Some examples about how to initiate a relationship in a conversation.
I was fortunate to know the late Lou Simpson, who was a “Hall of Fame” Investor and a true gentleman. It’s been reported that Lou’s stock picking returns outpaced those of his boss, Warren Buffett’s, but since Lou was only a few years younger than Warren, he wasn’t selected to succeed Warren.
I overheard the following conversation between Lou and a friend of mine who had only just met Lou right then. My friend asked Lou: “What do you do?”. Lou: “I work at GEICO.”. My friend: “What do you do there?” Lou: “Administrative stuff. What do you do?”.
Lou clearly knew who he was. One of the best investors of all time. Yet he had no need to show that off. Rather, it was important to Lou that he demonstrate his interest in my friend and get to know him.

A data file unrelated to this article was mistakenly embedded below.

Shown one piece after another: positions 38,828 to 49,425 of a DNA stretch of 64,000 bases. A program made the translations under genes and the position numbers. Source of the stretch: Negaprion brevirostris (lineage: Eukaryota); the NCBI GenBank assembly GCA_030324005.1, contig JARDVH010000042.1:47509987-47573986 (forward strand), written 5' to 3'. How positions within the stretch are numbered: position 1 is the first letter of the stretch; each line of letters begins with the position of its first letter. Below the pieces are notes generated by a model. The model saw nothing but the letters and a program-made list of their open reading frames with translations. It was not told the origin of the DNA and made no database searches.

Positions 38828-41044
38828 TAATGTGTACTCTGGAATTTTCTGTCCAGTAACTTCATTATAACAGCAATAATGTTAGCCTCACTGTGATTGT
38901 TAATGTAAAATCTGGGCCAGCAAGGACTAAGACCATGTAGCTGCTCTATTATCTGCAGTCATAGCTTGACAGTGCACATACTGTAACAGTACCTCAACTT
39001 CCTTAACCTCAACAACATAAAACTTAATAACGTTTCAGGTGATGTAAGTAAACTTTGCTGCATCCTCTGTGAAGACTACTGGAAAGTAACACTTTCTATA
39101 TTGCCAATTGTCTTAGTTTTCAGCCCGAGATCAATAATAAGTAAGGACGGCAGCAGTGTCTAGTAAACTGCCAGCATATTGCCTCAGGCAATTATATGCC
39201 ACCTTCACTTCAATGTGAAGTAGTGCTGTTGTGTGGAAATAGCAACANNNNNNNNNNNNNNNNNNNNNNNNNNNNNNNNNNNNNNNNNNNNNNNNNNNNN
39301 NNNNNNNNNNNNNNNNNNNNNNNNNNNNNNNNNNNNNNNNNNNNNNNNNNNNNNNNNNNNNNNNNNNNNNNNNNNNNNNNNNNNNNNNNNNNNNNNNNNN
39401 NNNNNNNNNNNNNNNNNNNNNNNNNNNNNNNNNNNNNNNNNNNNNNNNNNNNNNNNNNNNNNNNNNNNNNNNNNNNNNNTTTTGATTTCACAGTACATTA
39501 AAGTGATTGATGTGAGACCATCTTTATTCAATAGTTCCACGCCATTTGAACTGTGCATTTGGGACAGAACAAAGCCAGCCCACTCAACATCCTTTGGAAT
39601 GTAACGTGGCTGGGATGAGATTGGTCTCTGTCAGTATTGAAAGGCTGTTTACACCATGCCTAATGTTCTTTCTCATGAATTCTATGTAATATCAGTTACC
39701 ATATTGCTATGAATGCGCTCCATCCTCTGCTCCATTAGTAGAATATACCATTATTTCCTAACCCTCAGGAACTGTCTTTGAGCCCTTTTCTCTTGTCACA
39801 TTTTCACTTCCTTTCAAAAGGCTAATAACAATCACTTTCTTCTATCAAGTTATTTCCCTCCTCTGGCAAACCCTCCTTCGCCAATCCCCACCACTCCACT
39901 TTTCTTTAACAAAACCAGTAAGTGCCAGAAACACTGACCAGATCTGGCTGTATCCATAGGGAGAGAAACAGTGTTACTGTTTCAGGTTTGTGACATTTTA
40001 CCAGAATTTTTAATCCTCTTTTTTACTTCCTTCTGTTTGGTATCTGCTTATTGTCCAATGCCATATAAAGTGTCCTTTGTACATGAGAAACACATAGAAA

Early in my career, I was the most junior person on the investment banking team when we invited a CEO to lunch to discuss capital structure. I had done my homework and read that he had attended the University of Arkansas. I waited until the luncheon dishes were being cleared. I then offered: “You really destroyed LSU last weekend!”. Game over. I had shown that this Ivy League kid, me, knew about SEC football, followed it, and respected the University of Arkansas.
“Damn right we did!” was the CEO’s response. From that point on all we discussed was Arkansas football, since that was what the CEO really wanted to talk about. He could have cared less about “capital structure”. That was for the CFO to focus on. I demonstrated that I cared about what the CEO cared about and that I was “OK” and worthwhile developing a relationship with. We communicated on a different level from then on despite the fact that I was the most junior person.